The mask of doom

Monday morning I headed to the slab for a dry run. They do simulations, with everything just as it would be for radiation, except without the radiation. This means lying down on the bench, snapping on the mask, and the radiology techs making marks on the mask so the beams can be aligned.

Not fun.

Since the left side of my face is pretty swollen still, the mask is even tighter than it was the first time around. In addition, it now pressed right on the tip of my nose and across my brow more tightly than before. I got the tech to cut out a smal portion around my brow, but they really can’t do that with the nose portion, since that’s what presses me into the table and keeps me still vertically. That’s disappointing, because I can’t open my eyes in the mask now, either, which means I’m just lying there, blind, whie they do their thing. On the plus side, I had swallowed down one of the Xanax prescribed to me, and my panic wasn’t nearly what it had been with the PET scan, although it was still pretty bad. Between the nerves and the (re)fitting, it took four tries to get the mask in place. Once in place, though, that Xanax started kicking in a bit more, and I patiently waited for the techs to do their thing. The procedure itself took about five minutes or so, and they told me that typically it will only take that long for each treatment. They schedule patients 15 minutes apart, so as long as they can get someone in place in a reasonable amount of time – or get the mask on them without them hyperventilating into a heart attack – they can get a lot of people in and out through the day. I have enough drugs plus refills to last through the treatment period of 6-7 weeks, so I think I can do this.

Tuesday, it’s off to the dentist, to make sure that I don’t need any major dental work before we begin. I’m sure I don’t, but I also have to pick up flouride trays to use throughout treatment so all my teeth don’t fall out, so it’s a necessary stop.

Wednesday, it’s off to the surgeon so he can check out his handiwork again. I fully expect him to give the all clear, even though the horizontal incision is not completely closed, and Wednesday afternoon, it’s off to the medical oncologist for the first round of chemo. That visit will take about an hour and a half or so, as it’s the loading dose of the drugs I’ll be receiving once per week for the next 6-7 weeks. Subsequent visits will be in the range of about 3 hours a pop.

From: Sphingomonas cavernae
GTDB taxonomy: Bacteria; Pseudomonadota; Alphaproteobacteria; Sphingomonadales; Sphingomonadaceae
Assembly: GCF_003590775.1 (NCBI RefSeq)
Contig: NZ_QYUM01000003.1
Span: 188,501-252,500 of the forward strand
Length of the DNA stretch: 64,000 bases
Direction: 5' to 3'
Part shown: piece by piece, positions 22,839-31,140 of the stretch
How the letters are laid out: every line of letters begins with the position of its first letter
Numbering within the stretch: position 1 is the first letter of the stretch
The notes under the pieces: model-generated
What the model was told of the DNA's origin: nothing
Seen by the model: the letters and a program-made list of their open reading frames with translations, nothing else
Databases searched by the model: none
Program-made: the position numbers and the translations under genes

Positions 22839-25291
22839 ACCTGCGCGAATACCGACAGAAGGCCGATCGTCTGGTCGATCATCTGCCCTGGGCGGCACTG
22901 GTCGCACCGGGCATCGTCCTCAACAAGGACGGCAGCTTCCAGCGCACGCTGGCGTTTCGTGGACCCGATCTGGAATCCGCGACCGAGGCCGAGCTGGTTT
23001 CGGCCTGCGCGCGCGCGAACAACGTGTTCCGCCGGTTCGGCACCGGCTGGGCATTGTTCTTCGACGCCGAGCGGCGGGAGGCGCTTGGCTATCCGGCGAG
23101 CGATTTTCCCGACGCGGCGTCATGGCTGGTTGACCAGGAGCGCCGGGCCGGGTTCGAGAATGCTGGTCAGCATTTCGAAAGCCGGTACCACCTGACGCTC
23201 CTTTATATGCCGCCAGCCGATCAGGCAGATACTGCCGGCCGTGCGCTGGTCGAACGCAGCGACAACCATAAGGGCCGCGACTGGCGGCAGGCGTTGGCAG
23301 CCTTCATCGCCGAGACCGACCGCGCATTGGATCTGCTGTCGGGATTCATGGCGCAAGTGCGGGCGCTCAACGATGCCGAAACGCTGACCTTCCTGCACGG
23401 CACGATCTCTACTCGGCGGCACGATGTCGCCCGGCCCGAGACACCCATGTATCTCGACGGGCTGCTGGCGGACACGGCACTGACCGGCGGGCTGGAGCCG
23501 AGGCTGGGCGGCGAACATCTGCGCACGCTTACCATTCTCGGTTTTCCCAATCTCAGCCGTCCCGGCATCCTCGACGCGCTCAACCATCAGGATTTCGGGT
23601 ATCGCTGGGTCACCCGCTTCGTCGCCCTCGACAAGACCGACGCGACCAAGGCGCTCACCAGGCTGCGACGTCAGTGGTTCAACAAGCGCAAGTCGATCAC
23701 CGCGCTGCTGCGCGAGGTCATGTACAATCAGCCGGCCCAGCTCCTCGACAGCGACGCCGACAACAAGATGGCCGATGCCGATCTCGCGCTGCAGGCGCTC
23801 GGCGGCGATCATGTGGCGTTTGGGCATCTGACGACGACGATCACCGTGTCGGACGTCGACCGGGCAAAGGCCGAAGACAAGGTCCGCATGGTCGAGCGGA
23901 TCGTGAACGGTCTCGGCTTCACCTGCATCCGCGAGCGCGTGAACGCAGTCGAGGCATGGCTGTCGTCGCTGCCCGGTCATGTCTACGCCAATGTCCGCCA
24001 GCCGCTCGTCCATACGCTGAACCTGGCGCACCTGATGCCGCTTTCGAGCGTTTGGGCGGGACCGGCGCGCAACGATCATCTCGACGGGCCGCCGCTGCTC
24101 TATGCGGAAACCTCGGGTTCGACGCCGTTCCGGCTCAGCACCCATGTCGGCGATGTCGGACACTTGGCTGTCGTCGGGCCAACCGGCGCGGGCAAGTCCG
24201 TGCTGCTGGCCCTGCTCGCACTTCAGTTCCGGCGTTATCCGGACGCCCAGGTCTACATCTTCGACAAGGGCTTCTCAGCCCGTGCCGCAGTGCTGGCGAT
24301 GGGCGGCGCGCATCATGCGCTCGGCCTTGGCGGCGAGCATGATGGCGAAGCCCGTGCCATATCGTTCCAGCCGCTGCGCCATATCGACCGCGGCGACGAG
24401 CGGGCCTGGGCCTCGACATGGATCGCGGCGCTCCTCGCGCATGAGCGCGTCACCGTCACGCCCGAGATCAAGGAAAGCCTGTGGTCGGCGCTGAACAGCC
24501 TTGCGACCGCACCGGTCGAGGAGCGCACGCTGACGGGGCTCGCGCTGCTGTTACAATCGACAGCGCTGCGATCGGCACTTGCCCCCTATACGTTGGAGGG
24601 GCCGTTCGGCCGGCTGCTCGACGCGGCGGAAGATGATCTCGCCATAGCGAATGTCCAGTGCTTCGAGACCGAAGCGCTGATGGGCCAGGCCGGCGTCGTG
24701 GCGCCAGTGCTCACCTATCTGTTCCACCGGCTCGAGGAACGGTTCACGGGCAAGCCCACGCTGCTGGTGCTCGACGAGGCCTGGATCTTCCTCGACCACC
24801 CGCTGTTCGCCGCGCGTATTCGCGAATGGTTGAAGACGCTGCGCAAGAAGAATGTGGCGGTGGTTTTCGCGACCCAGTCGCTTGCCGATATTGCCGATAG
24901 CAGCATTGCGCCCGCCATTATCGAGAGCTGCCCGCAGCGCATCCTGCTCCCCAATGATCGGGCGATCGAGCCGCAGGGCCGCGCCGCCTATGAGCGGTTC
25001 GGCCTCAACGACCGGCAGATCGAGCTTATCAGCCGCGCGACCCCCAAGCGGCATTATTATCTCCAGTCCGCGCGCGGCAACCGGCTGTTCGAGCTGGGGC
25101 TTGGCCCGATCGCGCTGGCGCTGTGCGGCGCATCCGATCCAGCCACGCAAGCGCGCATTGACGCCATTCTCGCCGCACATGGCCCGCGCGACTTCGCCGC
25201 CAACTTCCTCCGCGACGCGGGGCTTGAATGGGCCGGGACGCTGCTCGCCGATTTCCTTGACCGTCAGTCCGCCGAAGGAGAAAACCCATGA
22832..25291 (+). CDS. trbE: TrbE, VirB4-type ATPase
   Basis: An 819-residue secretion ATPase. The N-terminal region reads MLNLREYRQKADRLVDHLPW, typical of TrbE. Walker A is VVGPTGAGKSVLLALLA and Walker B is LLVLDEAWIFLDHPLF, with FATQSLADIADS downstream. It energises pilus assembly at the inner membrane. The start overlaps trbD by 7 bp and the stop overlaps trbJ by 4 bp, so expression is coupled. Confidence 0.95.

As I expected, the first round of radiation will be on Sept. 6 – the day after Labor Day – and will be every weekday for the entirety of the treatment period. Things should start getting interesting pretty quickly, given the effects radiation and chemo have on the body. I can’t wait for it to be over, and we haven’t even started!

How many calories is that again?

I now have a date with a tube. A feeding tube, that is. On the 19th, I will be the proud recipient of a tube that will help me reach certain goals, like staying nourished in order to stay alive through treatment.

Last Thursday, we met with the dietician and then the radiation oncologist.

I’m not having any particular issues eating at the moment – that is, I can get food down, although it takes me awhile to do it. There are very few things I really can’t eat at all. Bread is one of those things, which is too bad, since I really like fresh bread. It’s simply too dry and takes too much water for me to work my way through a single slice. Anything else is pretty much fair game as long as there isn’t too much of a skin on it, as that gets caught on the roof of my mouth and I either have to fish it out with my fingers, which disturbs whoever I’m eating with, or I have to swish some water around in my mouth, which often just works to move the stuck piece to another place in my mouth where I can no longer move my tongue to get it down, resulting in me having to reach in again.

Anyway, back to the dietician. She did ask me about my eating habits, and at my weigh-in, I was at about the same weight I had been the week before at the surgeon’s office, so I guess my weight regain is slowing down. She did the calculations, and to maintain my current weight during treatment – especially when we really start going into the heart of it – I’ll have to take in 2200 calories a day. “How many calories is that again?” I asked. I don’t think I’ve ever eaten that many calories in a day. Fortunately, there are all sorts of liquid meals available to provide calories and nutrients. The dietician also showed me one item I thought was amazing: it’s a little tub, 1.5 ounces (yes, ounces) of a colorless, tasteless liquid. That little tub has 330 calories by itself. Amazing what modern science can do.

The radiation oncologist had a look at my neck, said it looks good (and it does), and that we should get the all clear from the surgeon and get going. He also wanted to schedule the sim(ulation) for that day, but their machine was down, so it was rescheduled for Monday. The clinical research nurse came in and I signed off on the consent forms for the study, then headed upstairs so the lab could draw some blood for a baseline workup before starting treatment. It’s a little nervewracking to know we’re very close to beginning the next phase.